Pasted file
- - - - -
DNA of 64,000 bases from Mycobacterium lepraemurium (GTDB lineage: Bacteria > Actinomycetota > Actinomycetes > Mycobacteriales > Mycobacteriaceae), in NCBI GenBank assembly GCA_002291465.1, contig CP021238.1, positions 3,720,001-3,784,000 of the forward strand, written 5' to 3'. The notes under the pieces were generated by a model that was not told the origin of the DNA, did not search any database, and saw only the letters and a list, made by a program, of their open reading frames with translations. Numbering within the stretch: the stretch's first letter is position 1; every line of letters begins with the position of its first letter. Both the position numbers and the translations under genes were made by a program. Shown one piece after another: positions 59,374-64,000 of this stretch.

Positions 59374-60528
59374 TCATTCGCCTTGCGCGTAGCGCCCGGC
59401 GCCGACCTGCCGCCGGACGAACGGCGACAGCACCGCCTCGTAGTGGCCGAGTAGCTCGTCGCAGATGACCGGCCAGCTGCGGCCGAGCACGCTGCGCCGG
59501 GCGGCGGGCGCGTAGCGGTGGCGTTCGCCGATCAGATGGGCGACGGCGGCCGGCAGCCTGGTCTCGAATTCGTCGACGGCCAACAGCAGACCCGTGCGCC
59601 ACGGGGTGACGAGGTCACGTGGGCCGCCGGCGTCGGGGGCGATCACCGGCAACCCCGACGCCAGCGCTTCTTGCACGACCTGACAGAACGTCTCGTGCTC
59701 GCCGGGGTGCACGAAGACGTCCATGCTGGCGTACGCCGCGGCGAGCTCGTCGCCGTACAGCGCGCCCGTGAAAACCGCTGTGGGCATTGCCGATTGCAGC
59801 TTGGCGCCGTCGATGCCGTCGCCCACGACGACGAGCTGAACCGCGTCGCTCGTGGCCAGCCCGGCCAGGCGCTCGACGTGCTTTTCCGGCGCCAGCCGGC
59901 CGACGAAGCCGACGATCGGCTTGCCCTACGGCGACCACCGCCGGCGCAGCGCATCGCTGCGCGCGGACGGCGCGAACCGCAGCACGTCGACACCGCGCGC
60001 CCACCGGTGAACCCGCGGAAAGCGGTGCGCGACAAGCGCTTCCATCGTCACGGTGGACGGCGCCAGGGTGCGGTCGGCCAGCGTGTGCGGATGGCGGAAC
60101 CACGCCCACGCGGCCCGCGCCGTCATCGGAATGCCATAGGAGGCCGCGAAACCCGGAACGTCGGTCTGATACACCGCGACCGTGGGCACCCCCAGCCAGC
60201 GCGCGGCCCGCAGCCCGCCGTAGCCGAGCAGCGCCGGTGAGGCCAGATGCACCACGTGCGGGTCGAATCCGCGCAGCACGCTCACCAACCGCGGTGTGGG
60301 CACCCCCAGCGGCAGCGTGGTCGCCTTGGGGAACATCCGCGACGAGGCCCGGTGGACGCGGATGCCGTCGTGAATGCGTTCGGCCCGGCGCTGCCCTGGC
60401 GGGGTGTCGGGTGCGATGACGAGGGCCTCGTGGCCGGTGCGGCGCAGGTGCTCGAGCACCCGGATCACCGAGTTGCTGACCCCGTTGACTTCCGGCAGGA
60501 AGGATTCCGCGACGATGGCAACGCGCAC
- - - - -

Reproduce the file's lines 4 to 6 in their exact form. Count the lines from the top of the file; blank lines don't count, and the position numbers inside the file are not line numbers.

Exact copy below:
59401 GCCGACCTGCCGCCGGACGAACGGCGACAGCACCGCCTCGTAGTGGCCGAGTAGCTCGTCGCAGATGACCGGCCAGCTGCGGCCGAGCACGCTGCGCCGG
59501 GCGGCGGGCGCGTAGCGGTGGCGTTCGCCGATCAGATGGGCGACGGCGGCCGGCAGCCTGGTCTCGAATTCGTCGACGGCCAACAGCAGACCCGTGCGCC
59601 ACGGGGTGACGAGGTCACGTGGGCCGCCGGCGTCGGGGGCGATCACCGGCAACCCCGACGCCAGCGCTTCTTGCACGACCTGACAGAACGTCTCGTGCTC